Policymakers are considering a variety of proposals to expand some or all of the existing flexibilities surrounding telehealth services under Medicare beyond the public health emergency, and many have expressed support for doing so. Among the telehealth-related bills that have been introduced in the 117th Congress are proposals to extend certain Medicare telehealth services and to permanently lift geographic and site-based restrictions for Medicare coverage of telehealth. Other legislation would permanently cover some of the telehealth expansions provided during the public health emergency and expand the scope of providers eligible for payment for telehealth services covered by Medicare. Other bills are aimed at assessing the impact of expanded telehealth services in Medicare and Medicaid on utilization of telehealth visits, including by demographics.
What policy issues are under consideration regarding the future of telehealth coverage under Medicare?
Expanded coverage of telehealth beyond the COVID-19 public health emergency could affect the quality of patient care as well as program and beneficiary spending. Broadening telehealth coverage has the potential to improve access to needed care, but the implications of telehealth for communities of color are not yet clear, with research showing both higher use in disadvantaged neighborhoods and lower use among black and rural Medicare beneficiaries than white beneficiaries. Moreover, expanding telehealth coverage would likely lead to an overall increase in Medicare program spending: CBO scored five months of expanded telehealth coverage included in the CAA 2022 as costing $663 million. However, some telehealth services may be substitutes for in-person care, such as a behavioral health care visit, though easier access to telehealth could lead to an overall increase in visits and costs. Other telehealth services may not fully replace the need for (or occurrence of) an in-person visit, such as when lab work is determined to be needed.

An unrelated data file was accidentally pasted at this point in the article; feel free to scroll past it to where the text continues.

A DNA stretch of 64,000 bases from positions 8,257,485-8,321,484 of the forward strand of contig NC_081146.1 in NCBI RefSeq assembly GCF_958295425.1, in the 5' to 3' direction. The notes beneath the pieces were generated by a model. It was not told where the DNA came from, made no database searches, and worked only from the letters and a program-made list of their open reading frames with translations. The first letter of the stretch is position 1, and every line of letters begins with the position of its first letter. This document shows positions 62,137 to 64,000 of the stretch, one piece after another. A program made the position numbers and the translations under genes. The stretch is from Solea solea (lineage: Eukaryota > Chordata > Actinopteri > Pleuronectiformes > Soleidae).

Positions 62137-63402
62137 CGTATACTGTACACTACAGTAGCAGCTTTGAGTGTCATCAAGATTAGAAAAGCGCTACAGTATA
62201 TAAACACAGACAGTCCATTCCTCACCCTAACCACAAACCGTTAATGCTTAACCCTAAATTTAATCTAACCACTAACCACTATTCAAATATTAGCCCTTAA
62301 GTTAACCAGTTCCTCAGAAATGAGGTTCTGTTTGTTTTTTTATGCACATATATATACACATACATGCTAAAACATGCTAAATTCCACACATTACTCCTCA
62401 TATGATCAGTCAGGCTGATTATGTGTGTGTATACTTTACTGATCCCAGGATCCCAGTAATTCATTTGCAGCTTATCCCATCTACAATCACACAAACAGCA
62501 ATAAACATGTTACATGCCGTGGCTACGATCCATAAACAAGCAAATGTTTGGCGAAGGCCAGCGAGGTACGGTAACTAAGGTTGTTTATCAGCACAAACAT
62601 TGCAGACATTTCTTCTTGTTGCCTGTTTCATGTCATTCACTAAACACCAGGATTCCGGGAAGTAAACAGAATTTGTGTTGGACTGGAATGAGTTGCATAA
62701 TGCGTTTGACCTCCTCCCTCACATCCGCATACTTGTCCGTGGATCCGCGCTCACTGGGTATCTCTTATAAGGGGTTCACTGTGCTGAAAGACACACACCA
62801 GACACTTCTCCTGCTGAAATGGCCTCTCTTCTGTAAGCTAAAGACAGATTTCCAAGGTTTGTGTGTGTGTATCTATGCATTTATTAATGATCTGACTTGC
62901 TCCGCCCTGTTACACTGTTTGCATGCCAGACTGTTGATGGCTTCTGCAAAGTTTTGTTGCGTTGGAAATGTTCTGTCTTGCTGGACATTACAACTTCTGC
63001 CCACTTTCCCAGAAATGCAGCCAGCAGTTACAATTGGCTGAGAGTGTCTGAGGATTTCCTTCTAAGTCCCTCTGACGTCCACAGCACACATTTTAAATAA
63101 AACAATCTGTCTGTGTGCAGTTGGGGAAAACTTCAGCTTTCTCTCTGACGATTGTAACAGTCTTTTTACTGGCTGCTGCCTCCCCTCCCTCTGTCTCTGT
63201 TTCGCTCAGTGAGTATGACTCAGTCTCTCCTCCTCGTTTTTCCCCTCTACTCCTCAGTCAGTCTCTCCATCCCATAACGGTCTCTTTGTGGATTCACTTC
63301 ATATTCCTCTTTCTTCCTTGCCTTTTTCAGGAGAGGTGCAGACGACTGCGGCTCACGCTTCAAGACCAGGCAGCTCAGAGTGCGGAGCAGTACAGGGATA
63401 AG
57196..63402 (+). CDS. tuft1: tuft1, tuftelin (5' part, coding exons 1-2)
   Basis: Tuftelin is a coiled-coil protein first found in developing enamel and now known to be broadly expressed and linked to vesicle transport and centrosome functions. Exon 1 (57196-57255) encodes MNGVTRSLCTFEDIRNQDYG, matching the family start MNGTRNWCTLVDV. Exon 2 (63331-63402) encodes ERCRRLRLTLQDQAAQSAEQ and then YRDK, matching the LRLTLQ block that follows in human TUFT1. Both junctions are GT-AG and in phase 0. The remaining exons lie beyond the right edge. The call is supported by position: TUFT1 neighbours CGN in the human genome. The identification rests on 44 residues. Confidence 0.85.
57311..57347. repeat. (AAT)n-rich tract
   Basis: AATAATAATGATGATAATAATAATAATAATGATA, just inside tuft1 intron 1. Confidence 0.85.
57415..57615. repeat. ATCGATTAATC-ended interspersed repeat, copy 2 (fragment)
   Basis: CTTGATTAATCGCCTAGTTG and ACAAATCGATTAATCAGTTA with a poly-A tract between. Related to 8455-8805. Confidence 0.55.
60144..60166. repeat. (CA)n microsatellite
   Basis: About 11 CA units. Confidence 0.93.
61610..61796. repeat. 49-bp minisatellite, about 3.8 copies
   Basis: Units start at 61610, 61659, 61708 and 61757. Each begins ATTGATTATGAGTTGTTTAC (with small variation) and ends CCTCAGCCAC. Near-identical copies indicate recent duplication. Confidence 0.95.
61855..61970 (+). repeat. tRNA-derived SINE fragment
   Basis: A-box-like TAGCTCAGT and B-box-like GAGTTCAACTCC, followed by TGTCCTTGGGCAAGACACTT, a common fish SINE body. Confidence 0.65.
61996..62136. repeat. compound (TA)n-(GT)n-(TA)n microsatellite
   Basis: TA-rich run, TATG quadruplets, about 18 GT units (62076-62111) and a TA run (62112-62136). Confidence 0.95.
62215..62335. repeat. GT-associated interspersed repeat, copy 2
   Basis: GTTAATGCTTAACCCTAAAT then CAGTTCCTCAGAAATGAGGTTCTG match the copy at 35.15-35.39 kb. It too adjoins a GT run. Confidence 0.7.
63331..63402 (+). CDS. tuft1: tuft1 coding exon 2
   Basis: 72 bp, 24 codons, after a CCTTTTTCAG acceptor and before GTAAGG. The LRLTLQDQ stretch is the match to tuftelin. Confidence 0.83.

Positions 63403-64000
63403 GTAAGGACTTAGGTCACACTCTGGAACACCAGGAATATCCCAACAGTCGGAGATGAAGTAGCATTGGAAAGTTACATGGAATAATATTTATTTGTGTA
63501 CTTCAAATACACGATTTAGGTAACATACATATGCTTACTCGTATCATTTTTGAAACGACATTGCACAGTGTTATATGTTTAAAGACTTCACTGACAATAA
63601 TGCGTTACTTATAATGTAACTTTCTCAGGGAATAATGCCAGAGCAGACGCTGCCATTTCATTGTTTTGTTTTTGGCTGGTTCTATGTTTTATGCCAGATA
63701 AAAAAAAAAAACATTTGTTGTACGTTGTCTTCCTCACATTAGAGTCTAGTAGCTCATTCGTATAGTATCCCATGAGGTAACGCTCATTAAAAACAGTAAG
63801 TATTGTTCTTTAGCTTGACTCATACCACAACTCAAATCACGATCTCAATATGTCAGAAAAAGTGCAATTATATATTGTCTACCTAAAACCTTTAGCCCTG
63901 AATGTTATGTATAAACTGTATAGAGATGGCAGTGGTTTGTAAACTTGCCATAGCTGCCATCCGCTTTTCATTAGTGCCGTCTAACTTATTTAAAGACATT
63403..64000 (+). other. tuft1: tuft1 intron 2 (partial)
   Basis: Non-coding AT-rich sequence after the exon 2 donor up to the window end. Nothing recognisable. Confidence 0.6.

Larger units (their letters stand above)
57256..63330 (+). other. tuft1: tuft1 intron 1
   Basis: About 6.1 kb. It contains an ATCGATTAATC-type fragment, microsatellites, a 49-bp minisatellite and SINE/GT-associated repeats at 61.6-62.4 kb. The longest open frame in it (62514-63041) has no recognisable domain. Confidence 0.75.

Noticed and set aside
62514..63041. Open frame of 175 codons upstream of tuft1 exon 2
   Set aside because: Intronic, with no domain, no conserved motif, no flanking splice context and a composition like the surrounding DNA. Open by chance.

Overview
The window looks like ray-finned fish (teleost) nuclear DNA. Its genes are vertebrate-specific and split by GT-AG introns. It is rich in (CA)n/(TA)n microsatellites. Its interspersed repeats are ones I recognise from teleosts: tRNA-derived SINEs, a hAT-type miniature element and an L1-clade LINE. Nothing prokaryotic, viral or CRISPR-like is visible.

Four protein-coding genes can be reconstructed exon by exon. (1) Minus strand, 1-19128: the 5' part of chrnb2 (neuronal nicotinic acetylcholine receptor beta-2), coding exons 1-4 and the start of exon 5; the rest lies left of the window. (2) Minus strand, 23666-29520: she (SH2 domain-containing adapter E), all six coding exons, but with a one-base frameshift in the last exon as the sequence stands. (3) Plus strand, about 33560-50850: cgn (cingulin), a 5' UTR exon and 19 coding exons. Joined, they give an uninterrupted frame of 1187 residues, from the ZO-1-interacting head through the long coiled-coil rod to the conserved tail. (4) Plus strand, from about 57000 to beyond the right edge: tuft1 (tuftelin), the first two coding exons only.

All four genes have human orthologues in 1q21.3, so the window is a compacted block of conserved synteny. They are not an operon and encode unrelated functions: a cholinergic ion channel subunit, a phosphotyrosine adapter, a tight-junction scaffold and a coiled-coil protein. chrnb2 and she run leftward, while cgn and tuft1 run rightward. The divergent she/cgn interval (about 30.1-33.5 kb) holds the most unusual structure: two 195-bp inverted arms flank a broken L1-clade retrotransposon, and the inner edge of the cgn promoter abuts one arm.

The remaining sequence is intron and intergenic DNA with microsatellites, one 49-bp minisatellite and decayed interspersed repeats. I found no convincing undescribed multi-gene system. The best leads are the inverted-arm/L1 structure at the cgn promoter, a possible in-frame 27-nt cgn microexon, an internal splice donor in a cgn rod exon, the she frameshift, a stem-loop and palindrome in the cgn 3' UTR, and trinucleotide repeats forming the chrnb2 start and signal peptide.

Additionally, state licensing requirements could affect access to telehealth services. During the public health emergency, states used emergency authority to waive aspects of state licensing requirements for medical providers to make it easier for people to access health care via telehealth, and many of these waivers are ending. More than half of states have signed the Interstate Medical Licensure Compact, which creates an expedited pathway for state licensure for medical providers, although it does not provide reciprocity for providers who have a state license in one state and want to practice in another.
The potential expansion of telehealth coverage brings with it concerns about the potential for fraudulent activity. There have been several large fraud cases involving telehealth companies in recent years, most of which involved the submission of fraudulent claims for items, services, and tests to Medicare and other insurers that were never given or administered to patients. HHS’ Office of the Inspector General (OIG) is conducting several studies to assess the appropriateness of use of telehealth during the public health emergency, including an analysis of provider billing patterns in order to identify providers that could pose a risk for program integrity and an audit of telehealth services under Part B to assure that services are meeting Medicare requirements. The Medicare Payment Advisory Commission (MedPAC) has recommended that Medicare apply additional scrutiny to outlier clinicians who deliver more telehealth services than others, as well as requiring in-person visits before clinicians can order high-cost equipment or services for beneficiaries.